(photo taken in front of Huntington library)
Richard Damon S. Blacksher
Hometown/Location: San Bernardino, CA/Currently in Los Angeles
Do you recall how your interest in writing originated?
I began my love for writing, like many young black kids, with poetry and spoken word.
Why do you write?
I write to exercise and process things that I couldn’t quite express in reality.
What is your favorite genre or style to write in?:
Outside of songwriting, I love writing short stories and screenplays.
Who is your favorite author and what is it that really strikes you about their work?
It’s a tie between Kurt Vonnegut and Flannery O’Connor. They both have a way of breaking down humanity to the simple elements of depravity without romanticizing it. Without getting too deep, they show the rawness of evil in a way that’s fun lol.
What books have most influenced your life most?
A Man Without A Country and Cat’s Cradle both by Vonnegut. Flannery O’Connor’s Complete Works as well as Mystery & Manners. And every novel by Octavia E. Butler.
Do you have a favorite quote or piece of advice that you would like to share with us?
Yeah, from my girl Flannery and the wisdom for writers that is Mystery and Manners, she says “The writer can choose what he writes about but he cannot choose what he is able to make live,” (pg 33) Do you have any advice for other writers? Flannery, (I swear I was her in a past life) warns us not to write for the sake of being a writer, or seeing our name on something printed. She says that there is no such thing as a writer. I’ll take it further and say that they are creators and should create for the sake building a world not making a profit.
Can you tell us a little background or anything special on the piece you composed?
As I struggle with my own multicultural make-up this piece was inspired by the time I had lived in Tokyo. Albeit, three weeks, the time I spent there had changed me. 2 years later I wonder who I am and where my home really is. But don’t let that influence how you read the story ;)
The Land of the Rising Sun
Victor Pruitt abruptly stopped cutting onions and ran his fingers along the edge of the linoleum counter. His eyes fixed upon the porcelain chopsticks in the sink. Heirlooms from his grandfather’s service in World War II. The stove clock blinked 4:30. He decided he had time to take a break from preparing dinner. He walked through the kitchen, scanning other objects from the old country. The ceremonial tea set. The pounds of rice packed within his pantry. The square bowls. The lotus decorated plates. He made his way into the living room. A solitary table with floor pillows for him and his wife. The only chair they owned sat in front of a desktop computer. He turned on the television to what appeared to be game show. A Japanese woman giggling hysterically in front of a glass of milk. The camera pans out and reveals her protruding Adams apple. A reality show perhaps? A talk show? “You can never tell these days,” Victor says aloud and unplugs the entire entertainment system. It had been a year since he and Hikari moved to Tokyo. A fantasy the two had always talked about but quickly became brooding reality when she moved to Kyoto to finish her Masters in Foreign Marketing. The couple married after her first semester abroad, dating for a total of seven months before the engagement. A new life with a beautiful city, with a beautiful girl. What could be better? Victor had some family here and his Japanese had grown exponentially since he began dating Hikari. Yet he often felt a sense of displacement. As if the land of the rising sun would shine a light on his suspicions that he would never truly fit in. Victor made his way to the balcony, staring out of the large sliding glass doors. The view is spectacular. Sunset over the Shibuya prefecture is the perfect marriage of light and color. Where the clouds do not beg for permission to beam as brightly as the neon signs. The orange colored sky with steaks of blue reaches for the tips of the skyscrapers with the blazing boldness. The kind of visual passion that long distance couples have after months of communication through Skype. Victor watches the colors blink and swirl and flirt. And he thinks, “Amalgamation” until the night shyly approaches the city. There is only darkness. If he were on the street, Victor would see the neon signs and the bright fashion of the locals. Every glance bursting with color atop pale skin, color upon gray stones. Corner and asphalt. Shop and street lamp. Everything sporadically screaming, yelling—all in a jig-jagged shout loud enough for your eyes to see, “I SWEAR TO GOD! I AM UNIQUE!” But from the top floor of the Golden Time apartments, all Victor can see is the blackness. Tokyo’s light ignores the stars. All but a handful have become invisible, erased by the massive city’s glow. “That damned glow. What are we so afraid of?” The glow pushes the night away. How can people be so afraid of the darkness? Vibrancy is as vivid in the night sky as it is a blinking yellow sign. Isn’t it? Or is it a cold marriage? The love of those long distance couples who realize that the idea of life together is harder than the issues that come with physical communication. The idea that city and night could share a life together works so well during the sunset but when he arrives, the night feels more lost than ever. A cold routine allows Tokyo to barricade herself from the night through an extra layer of linen. Her back towards his dark face. Maybe she has always hated the dark. Victor steps away from the balcony and heads back towards the kitchen until he catches his reflection in the black TV screen. His grandfather’s nose from Savannah, Georgia. Obaa-chan’s cheeks from Kyoshu. Kaza’s lips from Irvine and Daddy’s hair from Watts. He never noticed how separate his features were until now. How his face has warred with itself and divided what would be Black and what would be Japanese. Yet this skin, Victor sliding a finger down his face.” This skin is so dark. 99 Problems by Jay-Z interrupts his thoughts, Victor’s ringtone, notifying him of a text from his wife. Working late again. Please leave dinner in fridge. ^_^ Dinner? Victor goes back to the kitchen and realizes he’s left the onions untouched for two hours. Deciding, it might be best to go for take-out.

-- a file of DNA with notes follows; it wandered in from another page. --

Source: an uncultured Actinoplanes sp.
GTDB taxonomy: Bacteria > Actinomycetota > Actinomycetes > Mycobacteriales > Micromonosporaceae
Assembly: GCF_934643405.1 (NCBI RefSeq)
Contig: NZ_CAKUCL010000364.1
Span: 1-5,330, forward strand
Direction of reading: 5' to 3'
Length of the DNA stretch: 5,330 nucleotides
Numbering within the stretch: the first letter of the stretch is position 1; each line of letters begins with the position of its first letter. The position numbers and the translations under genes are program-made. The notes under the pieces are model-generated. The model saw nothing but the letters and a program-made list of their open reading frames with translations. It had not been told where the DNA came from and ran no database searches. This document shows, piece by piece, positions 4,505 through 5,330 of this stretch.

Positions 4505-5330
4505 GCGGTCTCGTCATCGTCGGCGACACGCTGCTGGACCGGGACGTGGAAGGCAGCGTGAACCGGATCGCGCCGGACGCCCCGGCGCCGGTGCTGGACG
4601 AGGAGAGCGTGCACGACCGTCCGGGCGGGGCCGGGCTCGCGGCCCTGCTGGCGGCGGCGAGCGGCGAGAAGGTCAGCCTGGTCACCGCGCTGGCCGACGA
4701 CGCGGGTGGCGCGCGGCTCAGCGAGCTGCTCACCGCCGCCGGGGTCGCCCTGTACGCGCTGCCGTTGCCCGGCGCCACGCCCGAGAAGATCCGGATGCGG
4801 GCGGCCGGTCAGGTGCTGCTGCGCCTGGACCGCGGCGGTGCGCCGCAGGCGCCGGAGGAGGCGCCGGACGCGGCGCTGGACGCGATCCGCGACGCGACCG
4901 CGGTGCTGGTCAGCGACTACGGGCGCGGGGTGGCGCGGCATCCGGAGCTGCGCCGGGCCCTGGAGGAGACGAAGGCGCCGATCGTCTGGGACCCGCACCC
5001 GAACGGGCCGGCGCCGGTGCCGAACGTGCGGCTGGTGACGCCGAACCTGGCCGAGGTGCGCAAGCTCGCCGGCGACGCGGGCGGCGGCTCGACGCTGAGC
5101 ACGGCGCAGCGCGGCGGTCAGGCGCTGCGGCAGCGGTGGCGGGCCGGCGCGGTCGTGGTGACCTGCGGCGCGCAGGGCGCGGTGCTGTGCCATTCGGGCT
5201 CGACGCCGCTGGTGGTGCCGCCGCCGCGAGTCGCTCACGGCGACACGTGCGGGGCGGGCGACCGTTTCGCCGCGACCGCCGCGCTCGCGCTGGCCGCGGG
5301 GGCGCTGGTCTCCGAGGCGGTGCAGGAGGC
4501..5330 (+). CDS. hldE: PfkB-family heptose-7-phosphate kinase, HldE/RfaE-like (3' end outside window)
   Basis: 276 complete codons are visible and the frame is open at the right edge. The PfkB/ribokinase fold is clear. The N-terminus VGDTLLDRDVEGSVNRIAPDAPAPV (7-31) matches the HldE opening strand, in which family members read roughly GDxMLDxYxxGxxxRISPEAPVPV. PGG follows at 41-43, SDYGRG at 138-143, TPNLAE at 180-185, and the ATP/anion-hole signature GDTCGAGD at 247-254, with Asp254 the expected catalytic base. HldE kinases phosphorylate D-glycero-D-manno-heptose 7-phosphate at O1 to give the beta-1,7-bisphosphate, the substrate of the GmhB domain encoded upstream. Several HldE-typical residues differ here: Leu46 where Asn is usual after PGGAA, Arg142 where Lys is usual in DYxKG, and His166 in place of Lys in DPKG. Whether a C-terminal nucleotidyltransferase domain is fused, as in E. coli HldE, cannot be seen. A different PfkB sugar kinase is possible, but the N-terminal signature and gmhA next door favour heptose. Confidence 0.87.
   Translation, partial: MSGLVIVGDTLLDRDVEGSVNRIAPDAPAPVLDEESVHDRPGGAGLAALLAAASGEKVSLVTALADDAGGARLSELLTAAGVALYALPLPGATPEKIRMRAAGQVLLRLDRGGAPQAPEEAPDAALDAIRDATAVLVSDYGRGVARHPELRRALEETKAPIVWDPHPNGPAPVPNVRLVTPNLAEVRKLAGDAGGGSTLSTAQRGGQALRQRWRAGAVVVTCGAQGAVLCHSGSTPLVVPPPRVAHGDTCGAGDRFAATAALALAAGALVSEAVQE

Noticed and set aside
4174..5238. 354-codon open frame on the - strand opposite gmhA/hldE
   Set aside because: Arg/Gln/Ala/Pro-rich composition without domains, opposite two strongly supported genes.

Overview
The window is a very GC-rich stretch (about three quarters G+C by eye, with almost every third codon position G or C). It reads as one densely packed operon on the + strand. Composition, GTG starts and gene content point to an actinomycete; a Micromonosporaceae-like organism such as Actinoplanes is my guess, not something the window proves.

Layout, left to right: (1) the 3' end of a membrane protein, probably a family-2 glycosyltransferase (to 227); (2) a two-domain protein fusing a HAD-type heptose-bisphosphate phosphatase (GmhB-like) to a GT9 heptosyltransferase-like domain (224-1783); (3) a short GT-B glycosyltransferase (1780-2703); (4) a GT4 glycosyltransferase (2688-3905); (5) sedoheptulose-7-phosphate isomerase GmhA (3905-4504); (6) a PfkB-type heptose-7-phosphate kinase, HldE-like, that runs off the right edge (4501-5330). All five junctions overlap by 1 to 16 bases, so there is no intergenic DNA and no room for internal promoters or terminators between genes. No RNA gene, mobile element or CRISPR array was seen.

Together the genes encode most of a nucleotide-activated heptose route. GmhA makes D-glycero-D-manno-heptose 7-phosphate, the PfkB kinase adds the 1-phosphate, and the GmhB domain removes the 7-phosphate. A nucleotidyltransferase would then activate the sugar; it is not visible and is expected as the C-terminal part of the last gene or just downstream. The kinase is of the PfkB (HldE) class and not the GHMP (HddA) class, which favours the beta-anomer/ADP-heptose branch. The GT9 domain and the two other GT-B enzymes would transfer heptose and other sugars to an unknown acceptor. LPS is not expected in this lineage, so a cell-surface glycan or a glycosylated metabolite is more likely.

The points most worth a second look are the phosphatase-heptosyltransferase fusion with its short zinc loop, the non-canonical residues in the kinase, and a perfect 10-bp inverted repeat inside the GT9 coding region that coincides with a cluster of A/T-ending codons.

He wonders around Shibuya for blocks on end, passing restaurant after restaurant, all with bold bright signs. NOODLES AND RICE. STARBUCKS. SUSHI AND RICE. BECK’S COFFEE. CHICKEN AND RICE. COFFEE BEAN. PIZZA AND RICE. STARBUCKS. He finds himself at an intersection with a KFC and two McDonalds’ to either direction. With reluctance he walks into the KFC. The Big Mac’s here never seem to taste right. The restaurant is packed, yet Victor can’t get over how quiet it is. He had yet to understand how the Japanese could manage to be so quiet in public places yet Hikari was louder than any woman he’d met in LA. A man in spiked leather jacket bumps into him, jabbing Victor’s hand. The man bows immediately, whispering apologies as Victor turns around. “Shitsure onegaishi-masu. Sumimasen. Sumisamen.” “It’s alright.” Victor replies in American accented Japanese. Yet the man continues his apology. He seems to be in his late forties. Victor notices the brown rimmed glasses in his jacket pocket and streak of blue in the man’s hair. “Really, it’s alright.” Victor continues to the counter, leaving the man to wallow in his apology. He didn’t understand that either. What’s the point of dressing tough like that? Who does that fool? Victor orders and makes his way out of the restaurant carrying the food order for two in what looks like shopping bags. Convenience, he assesses. The lights are warm. Along with the hot food that swings past his legs with each step, Victor begins to sweat. Locals begin to stare at him but he assures himself that it is just his height. Standing at 6 feet 2 inches, he’s practically a giant in this country. He’d stare too if he saw an NBA player walking down the street. Maybe that’s what it is? Or maybe. . . Victor’s thought is interrupted by what appears to be his wife. He begins to shout her name but stops the breath suddenly, remembering that to make noise like that is considered rude. He couldn’t embarrass her. He follows behind, trying to make up for distance but is weighed down by the warm of the neon lights and the heat of the chicken across his legs. Crowds begin to swarm the sidewalks as he manages to get closer, but accessories of people poke and prod him accompanied by whispers of sumimasen. He maintains his eye on Hikari, over the heads of the crowd, still trying to make his way through the system of locals. They move like a school of fish all in one direction over the obstruction that is Victor. He finds himself at the busiest intersection, an eye still on Hikari. Each step with warmth and heat and sweat. Lights reflect his dark face, pokes and prods from locals. He loses sight of her. The billboards and neon begin to blur in his vision and all he can see is orange. Where is she? Where is Hikari? He turns ever more violently as he searches through the crowds, on the giant TV monitors overlooking the city that seems louder than ever. The woman laughing hysterically in front of the glass of milk. The neon signs buzz like a dozen hives on a farm. The people moving in systems through and around him, poking and prodding. A lull of sumimasen. Sumimasen. It’s too hot. Victor drops the chicken to the ground and runs to where he saw her last. Still panicked and sweating he tears off his shirt. He wants to scream but does not want to embarrass her. “Hikari,” he whispers. He manages to catch a glimpse of her smiling face. “Hikari.” He drops to his knees at the sight of the woman he loves. Yet a man, with a black studded jacket makes his way towards her, with a blue streak in his hair he kisses her in a way only long distances lovers could understand. In a way that light flirts with the sky, celebrating an escape from the darkness in the land of the rising sun.